But since the chair of the panel, University of Alberta associate economics professor Joseph Marchand, had been making a fuss about the fact the paper hadn’t been released, they may have concluded the potential for embarrassment from that was greater than anything the rather underwhelming paper might stir up.
Anyway, the UCP released it on a Friday that happened to be St. Patrick’s Day, when there may have been an assumption in the boozy backrooms of the party’s strategic brain trust – Dan Williams, c’mon down! – that no one would be paying attention.
Obviously, opponents of the UCP were going to assail the panel’s conclusions – the Opposition NDP certainly did, calling it “a report from their hand-picked panel that recommends wage cuts in Alberta at a time when inflation has reached a 40-year-high and employers are struggling with a labour shortage.”
In fairness, the recommendations were made before inflation took off and the labor shortage was fully apparent.
“If you work a full-time job, you should be able to pay for the basic necessities of life like groceries, rent and utilities, and be able to start putting some money aside for the future,” NDP Leader Rachel Notley said in a statement. “Our Alberta NDP government was proud to make sure more than 150,000 Albertans working in the lowest-wage jobs received a raise in difficult times. Since then, several provinces have followed our lead and raised their minimum wage to $15 or higher.”
“Danielle Smith will use this report to cut the pay of hundreds of thousands of Albertans,” Ms. Notley also argued.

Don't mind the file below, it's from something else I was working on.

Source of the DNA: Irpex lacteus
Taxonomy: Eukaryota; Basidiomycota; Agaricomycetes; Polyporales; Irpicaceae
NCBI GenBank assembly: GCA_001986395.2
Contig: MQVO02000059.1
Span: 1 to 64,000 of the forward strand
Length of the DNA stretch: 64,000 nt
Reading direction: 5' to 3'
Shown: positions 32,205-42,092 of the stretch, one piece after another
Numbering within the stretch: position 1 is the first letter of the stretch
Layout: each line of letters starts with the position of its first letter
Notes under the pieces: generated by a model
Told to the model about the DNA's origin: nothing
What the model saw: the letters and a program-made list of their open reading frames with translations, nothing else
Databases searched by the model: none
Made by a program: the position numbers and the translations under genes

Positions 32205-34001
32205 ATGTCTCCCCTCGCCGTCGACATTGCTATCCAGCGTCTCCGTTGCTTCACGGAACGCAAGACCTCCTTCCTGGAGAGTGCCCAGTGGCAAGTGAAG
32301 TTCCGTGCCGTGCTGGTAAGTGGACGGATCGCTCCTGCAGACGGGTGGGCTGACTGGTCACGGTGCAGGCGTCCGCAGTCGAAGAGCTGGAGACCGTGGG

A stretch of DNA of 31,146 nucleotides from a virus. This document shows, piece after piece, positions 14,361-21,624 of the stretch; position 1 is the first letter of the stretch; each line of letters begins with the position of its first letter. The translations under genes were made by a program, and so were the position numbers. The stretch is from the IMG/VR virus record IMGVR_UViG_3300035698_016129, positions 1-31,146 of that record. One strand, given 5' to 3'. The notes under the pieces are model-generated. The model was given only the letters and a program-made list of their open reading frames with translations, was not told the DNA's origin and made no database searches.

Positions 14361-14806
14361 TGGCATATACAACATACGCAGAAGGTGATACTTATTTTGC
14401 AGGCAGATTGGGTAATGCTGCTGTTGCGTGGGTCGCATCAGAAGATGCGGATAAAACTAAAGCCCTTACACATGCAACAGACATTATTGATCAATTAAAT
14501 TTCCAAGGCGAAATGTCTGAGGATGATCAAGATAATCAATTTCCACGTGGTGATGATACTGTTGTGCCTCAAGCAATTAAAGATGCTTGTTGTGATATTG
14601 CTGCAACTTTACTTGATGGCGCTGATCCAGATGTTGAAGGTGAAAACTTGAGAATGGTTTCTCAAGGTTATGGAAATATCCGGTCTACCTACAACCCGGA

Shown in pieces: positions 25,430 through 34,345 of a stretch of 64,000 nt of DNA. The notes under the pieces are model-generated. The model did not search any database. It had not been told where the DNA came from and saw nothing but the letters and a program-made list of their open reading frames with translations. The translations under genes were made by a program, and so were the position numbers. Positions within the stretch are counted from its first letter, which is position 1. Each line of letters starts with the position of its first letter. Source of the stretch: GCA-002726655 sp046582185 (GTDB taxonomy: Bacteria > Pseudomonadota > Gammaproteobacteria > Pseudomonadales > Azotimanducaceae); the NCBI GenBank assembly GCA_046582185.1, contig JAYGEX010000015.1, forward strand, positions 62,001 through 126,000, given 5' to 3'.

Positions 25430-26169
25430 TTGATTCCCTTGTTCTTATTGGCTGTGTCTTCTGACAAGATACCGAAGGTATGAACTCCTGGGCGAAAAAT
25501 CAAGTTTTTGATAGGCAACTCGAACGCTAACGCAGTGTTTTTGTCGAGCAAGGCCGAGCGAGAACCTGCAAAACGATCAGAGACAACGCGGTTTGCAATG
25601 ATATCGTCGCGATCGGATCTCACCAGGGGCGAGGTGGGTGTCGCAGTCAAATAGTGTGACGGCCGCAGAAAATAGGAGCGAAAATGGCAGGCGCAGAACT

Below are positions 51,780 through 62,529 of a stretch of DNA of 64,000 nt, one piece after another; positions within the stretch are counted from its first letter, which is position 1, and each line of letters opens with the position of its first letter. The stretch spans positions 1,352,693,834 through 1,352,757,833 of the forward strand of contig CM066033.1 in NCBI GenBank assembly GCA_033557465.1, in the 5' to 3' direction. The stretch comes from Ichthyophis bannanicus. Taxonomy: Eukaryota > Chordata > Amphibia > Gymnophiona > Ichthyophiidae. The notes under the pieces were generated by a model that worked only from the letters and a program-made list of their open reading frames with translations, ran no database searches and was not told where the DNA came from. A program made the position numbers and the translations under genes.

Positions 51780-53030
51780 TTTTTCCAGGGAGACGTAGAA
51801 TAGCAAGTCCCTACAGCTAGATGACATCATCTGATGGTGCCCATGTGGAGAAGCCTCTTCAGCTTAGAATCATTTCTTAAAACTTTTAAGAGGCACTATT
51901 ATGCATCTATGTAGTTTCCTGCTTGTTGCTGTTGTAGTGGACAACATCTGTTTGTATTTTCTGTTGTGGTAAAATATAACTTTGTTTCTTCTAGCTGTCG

Quite possibly, but not just yet. In the 146-word statement accompanying the release of the report and obviously intended to be quickly forgotten, Jobs, Economy and Northern Development Minister Brian Jean disavowed the whole thing.
“Alberta’s government has no plans to change the current minimum wage structure or introduce a separate liquor server minimum wage,” he stated.
“My biggest takeaway from the panel report is that making large, unexpected changes to minimum wages can actually hurt employment,” he added, never mind that the increase wasn’t particularly large, certainly wasn’t unexpected and probably didn’t hurt employment over all. “These changes require significant consultation and deliberation” – code for delay, of course.
As NDP Labour Critic Cristina Gray pointed out, the panel “included lobby groups that have fought against every minimum wage increase proposed in the last 50 years.”
Mr. Jean concluded: “I encourage all those interested to read the report.” He was, presumably, confident almost no one will.
Nothing to see here folks. Move along please.
NOTE: It was frustrating to see the United Conservative Party mess-ups in the past few days while trying to travel by air in Alberta (a gong show worthy of its own commentary), carrying a computer that was in an uncooperative mood, and contracting an airplane cold – fortunately so far causing no second bar on my COVID tests to show up. Where to start? It was either this or the Tylenot scandal. DJC